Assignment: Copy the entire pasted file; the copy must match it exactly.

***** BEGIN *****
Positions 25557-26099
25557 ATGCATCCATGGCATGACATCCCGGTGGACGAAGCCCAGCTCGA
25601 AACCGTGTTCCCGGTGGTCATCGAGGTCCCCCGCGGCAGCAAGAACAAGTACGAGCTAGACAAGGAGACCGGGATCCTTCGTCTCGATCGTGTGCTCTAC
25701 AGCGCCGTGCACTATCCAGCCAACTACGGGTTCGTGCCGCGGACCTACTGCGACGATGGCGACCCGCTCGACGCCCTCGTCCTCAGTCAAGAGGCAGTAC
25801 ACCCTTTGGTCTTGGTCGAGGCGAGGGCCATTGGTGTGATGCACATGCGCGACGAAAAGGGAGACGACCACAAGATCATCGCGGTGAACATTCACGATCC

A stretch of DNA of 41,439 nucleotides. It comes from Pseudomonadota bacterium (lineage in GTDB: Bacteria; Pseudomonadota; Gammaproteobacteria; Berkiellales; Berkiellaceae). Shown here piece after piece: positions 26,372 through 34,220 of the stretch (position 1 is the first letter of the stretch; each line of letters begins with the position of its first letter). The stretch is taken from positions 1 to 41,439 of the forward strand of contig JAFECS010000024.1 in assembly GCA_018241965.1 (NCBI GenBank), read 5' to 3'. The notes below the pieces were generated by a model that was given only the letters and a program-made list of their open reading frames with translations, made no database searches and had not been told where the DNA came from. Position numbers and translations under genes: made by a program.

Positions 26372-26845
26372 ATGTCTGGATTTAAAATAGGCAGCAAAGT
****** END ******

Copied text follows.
Positions 25557-26099
25557 ATGCATCCATGGCATGACATCCCGGTGGACGAAGCCCAGCTCGA
25601 AACCGTGTTCCCGGTGGTCATCGAGGTCCCCCGCGGCAGCAAGAACAAGTACGAGCTAGACAAGGAGACCGGGATCCTTCGTCTCGATCGTGTGCTCTAC
25701 AGCGCCGTGCACTATCCAGCCAACTACGGGTTCGTGCCGCGGACCTACTGCGACGATGGCGACCCGCTCGACGCCCTCGTCCTCAGTCAAGAGGCAGTAC
25801 ACCCTTTGGTCTTGGTCGAGGCGAGGGCCATTGGTGTGATGCACATGCGCGACGAAAAGGGAGACGACCACAAGATCATCGCGGTGAACATTCACGATCC

A stretch of DNA of 41,439 nucleotides. It comes from Pseudomonadota bacterium (lineage in GTDB: Bacteria; Pseudomonadota; Gammaproteobacteria; Berkiellales; Berkiellaceae). Shown here piece after piece: positions 26,372 through 34,220 of the stretch (position 1 is the first letter of the stretch; each line of letters begins with the position of its first letter). The stretch is taken from positions 1 to 41,439 of the forward strand of contig JAFECS010000024.1 in assembly GCA_018241965.1 (NCBI GenBank), read 5' to 3'. The notes below the pieces were generated by a model that was given only the letters and a program-made list of their open reading frames with translations, made no database searches and had not been told where the DNA came from. Position numbers and translations under genes: made by a program.

Positions 26372-26845
26372 ATGTCTGGATTTAAAATAGGCAGCAAAGT